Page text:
For a rental or purchase, if you are a fan of the movie, as I was, there is a good chance you will actually get sucked into the extras as part of the Blu-ray, especially on the combo pack. The extra features are nicely done, concise, and cover most everything you would want from how Steven Spielberg came about to making the movie, a well-done but not too technical look at how they kept things authentic, and as a fan of the Chicago Symphony Orchestra, it was also a nice, little insight into the mastery of John Williams.

Of many of the Blu-ray packages I have seen, “Lincoln” is one of the best mostly because it doesn’t bog things down with deleted scenes that were best deleted, bad “outtakes” we don’t care about, or filler. A great film, well done extras, and oh hell, I’ll add the half a star and give the Blu-ray combo pack 5 stars out of 5.

That’s it for this one! I’m The Dude on the Right!! L8R!!!

Alvin and the Chipmunks: The Chipettes

DVD Rated – Unrated
It’s 1:05 Long
A Review by:
Stu Gotz

Alvin and the Chipmunks:
The Chipettes
Movie Stats & Links
Starring: Avlin, Simon, Theodore, Brittany, Jeanette, Eleanor, and Dave
MPAA Rated: Unrated, but it’s for kids.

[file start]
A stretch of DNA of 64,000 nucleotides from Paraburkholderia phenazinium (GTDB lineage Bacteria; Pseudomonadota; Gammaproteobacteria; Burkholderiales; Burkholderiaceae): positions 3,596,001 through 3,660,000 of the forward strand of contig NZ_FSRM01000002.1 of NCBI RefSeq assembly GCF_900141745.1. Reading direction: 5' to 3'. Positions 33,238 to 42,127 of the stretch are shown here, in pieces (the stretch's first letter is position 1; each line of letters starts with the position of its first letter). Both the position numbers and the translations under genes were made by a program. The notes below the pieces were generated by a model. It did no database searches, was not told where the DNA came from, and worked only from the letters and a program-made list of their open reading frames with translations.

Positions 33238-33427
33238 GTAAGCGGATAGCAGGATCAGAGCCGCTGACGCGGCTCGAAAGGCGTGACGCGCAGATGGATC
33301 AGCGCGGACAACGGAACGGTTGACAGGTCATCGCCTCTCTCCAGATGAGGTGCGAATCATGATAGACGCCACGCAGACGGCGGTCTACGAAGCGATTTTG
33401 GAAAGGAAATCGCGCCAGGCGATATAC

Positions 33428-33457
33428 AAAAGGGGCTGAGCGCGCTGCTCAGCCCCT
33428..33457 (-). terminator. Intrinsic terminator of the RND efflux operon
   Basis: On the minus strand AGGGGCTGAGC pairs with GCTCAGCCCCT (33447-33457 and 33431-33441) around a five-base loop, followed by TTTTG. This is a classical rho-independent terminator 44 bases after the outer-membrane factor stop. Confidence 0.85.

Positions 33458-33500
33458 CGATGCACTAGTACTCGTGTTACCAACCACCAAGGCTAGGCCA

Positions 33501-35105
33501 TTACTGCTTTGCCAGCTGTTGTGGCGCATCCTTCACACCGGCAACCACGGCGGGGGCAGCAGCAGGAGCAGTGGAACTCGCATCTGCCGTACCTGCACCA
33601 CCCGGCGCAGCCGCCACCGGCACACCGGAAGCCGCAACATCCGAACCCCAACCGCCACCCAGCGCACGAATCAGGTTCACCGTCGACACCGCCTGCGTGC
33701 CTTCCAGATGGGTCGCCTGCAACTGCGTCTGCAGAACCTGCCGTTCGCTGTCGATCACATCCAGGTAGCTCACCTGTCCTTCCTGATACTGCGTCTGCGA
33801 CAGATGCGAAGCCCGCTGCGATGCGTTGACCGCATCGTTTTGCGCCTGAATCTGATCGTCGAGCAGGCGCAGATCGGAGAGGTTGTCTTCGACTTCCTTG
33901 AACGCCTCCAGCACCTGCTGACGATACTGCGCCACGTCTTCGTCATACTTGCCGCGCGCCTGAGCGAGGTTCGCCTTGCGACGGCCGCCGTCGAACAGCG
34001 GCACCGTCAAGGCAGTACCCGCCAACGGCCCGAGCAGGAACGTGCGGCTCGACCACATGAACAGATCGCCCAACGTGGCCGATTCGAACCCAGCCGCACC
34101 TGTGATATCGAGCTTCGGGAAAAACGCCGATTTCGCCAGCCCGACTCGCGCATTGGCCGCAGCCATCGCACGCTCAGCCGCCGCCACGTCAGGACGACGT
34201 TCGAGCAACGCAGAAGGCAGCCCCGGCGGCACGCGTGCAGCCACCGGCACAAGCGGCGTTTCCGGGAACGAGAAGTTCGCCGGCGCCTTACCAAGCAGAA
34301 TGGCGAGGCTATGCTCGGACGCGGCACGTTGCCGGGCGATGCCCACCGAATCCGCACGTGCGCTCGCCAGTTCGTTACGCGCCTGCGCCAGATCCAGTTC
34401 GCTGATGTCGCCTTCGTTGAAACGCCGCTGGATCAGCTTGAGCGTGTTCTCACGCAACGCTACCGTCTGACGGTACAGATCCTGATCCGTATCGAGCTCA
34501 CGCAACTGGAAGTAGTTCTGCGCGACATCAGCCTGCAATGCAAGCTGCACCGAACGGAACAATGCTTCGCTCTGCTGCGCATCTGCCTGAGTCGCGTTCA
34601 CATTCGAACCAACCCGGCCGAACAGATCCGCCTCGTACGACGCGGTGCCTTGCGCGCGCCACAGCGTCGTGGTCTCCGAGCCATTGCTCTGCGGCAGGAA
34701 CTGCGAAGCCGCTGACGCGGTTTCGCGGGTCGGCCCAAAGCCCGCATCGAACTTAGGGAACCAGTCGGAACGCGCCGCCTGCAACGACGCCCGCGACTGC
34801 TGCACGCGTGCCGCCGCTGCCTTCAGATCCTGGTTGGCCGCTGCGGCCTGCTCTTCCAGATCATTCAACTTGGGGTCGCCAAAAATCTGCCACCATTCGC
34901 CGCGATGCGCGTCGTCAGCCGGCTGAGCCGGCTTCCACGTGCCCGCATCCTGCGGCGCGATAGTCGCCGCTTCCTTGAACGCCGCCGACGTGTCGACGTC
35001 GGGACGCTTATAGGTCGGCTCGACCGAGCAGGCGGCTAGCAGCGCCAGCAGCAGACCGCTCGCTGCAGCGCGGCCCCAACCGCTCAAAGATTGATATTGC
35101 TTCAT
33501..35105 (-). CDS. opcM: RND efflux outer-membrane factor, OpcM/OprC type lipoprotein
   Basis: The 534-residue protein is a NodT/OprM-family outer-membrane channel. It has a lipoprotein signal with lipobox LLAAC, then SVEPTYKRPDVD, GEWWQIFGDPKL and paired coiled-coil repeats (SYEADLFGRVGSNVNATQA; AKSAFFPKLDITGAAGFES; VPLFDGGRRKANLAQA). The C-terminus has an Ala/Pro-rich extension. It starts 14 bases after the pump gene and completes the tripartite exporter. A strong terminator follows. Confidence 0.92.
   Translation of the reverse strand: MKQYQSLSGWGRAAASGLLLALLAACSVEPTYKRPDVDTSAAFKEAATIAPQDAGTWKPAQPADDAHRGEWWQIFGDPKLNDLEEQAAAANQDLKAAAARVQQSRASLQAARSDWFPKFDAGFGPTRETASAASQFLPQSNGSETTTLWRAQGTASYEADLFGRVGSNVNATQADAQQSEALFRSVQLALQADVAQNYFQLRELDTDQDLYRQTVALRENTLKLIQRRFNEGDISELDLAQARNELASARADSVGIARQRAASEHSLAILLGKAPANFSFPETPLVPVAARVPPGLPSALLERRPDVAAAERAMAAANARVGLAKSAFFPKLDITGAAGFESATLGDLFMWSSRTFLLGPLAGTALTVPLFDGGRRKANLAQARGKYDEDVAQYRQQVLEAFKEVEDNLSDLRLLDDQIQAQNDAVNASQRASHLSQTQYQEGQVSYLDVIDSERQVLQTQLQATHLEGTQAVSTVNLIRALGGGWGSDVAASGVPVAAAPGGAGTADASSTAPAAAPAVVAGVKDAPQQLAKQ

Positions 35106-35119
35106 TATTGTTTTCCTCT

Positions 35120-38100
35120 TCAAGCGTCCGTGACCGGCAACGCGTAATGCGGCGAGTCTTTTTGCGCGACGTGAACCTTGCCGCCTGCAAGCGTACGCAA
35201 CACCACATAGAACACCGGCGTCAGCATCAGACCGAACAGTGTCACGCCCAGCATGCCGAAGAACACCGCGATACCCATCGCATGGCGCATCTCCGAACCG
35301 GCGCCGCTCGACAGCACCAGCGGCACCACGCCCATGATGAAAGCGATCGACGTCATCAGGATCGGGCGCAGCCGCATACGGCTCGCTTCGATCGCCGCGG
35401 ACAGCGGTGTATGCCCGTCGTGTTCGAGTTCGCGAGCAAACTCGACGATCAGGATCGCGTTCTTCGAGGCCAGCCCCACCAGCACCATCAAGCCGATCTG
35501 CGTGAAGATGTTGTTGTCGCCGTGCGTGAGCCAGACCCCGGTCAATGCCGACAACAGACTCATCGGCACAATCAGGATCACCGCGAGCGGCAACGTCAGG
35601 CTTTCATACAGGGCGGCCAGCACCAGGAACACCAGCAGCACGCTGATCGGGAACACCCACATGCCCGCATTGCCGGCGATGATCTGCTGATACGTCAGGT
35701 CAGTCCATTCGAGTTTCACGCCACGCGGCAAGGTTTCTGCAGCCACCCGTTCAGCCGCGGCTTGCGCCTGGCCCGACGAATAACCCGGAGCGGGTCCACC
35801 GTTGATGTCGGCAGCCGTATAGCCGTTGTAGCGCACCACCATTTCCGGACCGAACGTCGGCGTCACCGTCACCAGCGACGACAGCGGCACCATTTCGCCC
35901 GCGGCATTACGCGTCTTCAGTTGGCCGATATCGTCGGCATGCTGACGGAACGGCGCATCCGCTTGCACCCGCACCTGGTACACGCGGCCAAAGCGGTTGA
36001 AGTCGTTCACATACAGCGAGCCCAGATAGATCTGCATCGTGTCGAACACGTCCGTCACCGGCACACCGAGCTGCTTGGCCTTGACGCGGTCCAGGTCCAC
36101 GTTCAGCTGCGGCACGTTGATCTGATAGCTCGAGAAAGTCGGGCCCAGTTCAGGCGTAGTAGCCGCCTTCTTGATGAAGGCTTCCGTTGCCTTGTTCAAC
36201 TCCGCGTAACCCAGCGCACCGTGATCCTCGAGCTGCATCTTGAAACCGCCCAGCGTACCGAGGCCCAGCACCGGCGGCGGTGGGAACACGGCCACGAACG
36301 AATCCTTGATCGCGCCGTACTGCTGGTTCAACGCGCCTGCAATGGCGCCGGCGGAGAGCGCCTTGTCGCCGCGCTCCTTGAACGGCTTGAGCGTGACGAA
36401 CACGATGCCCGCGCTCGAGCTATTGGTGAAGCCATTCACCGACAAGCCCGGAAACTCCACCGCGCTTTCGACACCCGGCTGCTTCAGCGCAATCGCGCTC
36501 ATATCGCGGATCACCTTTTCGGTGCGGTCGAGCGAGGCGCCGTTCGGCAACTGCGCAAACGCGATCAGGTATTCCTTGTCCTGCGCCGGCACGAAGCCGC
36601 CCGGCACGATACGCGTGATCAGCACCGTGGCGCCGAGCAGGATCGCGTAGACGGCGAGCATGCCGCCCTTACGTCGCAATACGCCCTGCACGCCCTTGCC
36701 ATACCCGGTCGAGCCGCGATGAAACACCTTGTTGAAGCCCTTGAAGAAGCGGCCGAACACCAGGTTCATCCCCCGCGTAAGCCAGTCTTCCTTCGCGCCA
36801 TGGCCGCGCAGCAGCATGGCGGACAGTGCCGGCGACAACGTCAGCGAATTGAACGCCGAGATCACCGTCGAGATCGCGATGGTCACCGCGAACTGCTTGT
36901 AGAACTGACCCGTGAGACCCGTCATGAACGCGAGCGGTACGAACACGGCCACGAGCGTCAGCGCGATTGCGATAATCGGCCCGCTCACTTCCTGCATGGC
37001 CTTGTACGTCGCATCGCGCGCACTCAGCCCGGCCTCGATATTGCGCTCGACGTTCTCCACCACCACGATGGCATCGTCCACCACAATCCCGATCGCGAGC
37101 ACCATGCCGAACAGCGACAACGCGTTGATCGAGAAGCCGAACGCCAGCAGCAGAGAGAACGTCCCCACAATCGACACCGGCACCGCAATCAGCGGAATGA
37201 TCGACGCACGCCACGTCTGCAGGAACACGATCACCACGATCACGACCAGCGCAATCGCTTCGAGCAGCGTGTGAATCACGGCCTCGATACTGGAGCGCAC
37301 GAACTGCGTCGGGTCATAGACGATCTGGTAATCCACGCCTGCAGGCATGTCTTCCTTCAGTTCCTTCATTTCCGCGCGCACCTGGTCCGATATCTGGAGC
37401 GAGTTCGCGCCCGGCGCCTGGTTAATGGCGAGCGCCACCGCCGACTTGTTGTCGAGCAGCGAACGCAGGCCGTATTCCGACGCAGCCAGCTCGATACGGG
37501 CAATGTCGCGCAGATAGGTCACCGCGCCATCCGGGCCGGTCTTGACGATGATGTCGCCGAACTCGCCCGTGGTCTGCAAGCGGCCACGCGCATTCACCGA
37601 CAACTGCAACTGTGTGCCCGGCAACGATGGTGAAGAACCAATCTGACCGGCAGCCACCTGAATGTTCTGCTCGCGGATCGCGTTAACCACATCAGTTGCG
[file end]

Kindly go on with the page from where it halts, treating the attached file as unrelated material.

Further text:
Released By: Paramount Home Entertainment
Kiddie Movie: It’s definitely for them.
Date Movie: Only if she’s the mother of your children.
Gratuitous Sex: Umm, no.
Gratuitous Violence: Cartoonish.
Action: Nah.
Laughs: Mostly for the kids.
Memorable Scene: None.
Memorable Quote: None.
Cool Things About the DVD: It’s really just set for the six episodes which is actually probably perfect for kids anyway.

When The Dude on the Right handed me a copy of “Alvin and the Chipmunks: The Chipettes” I gave him a raised eyebrow look. Before I could follow my look with a rude comment, the Dude cut me off and said, “Maybe have your kids watch it and tell me what they think?” So that is exactly what I did. Later that day I popped the movie into Mama Gotz’s in-headrest car DVD player (Hmm… How come she gets all the cool stuff, and I drive a truck?) and let the kids have at it on the way to and from Tae Kwon Do practice.

So what did the Little Gotz’s think of “Alvin and the Chipmunks: The Chipettes?” I’ll get to that later. First let me tell you a little about the DVD. The DVD is 6 episodes of the mid-80’s TV show “Alvin and the Chipmunks.” For this special six-pack of special episodes, three female chipmunks mirror Alvin and the boys, with similar personality, dress, and body attributes. Brittany is like Alvin and Jeanette is… Well… Does anyone really know any of the chipmunks besides Alvin? There is a smart chipmunk chick and a chubbier one, the girl’s misadventures coincide with the boy’s misadventures, and if you’ve seen one episode, well, you’ve seen them all. Predictable mayhem occurs. Dave almost looses his wits and by episode’s end, all is well (just like in Star Trek).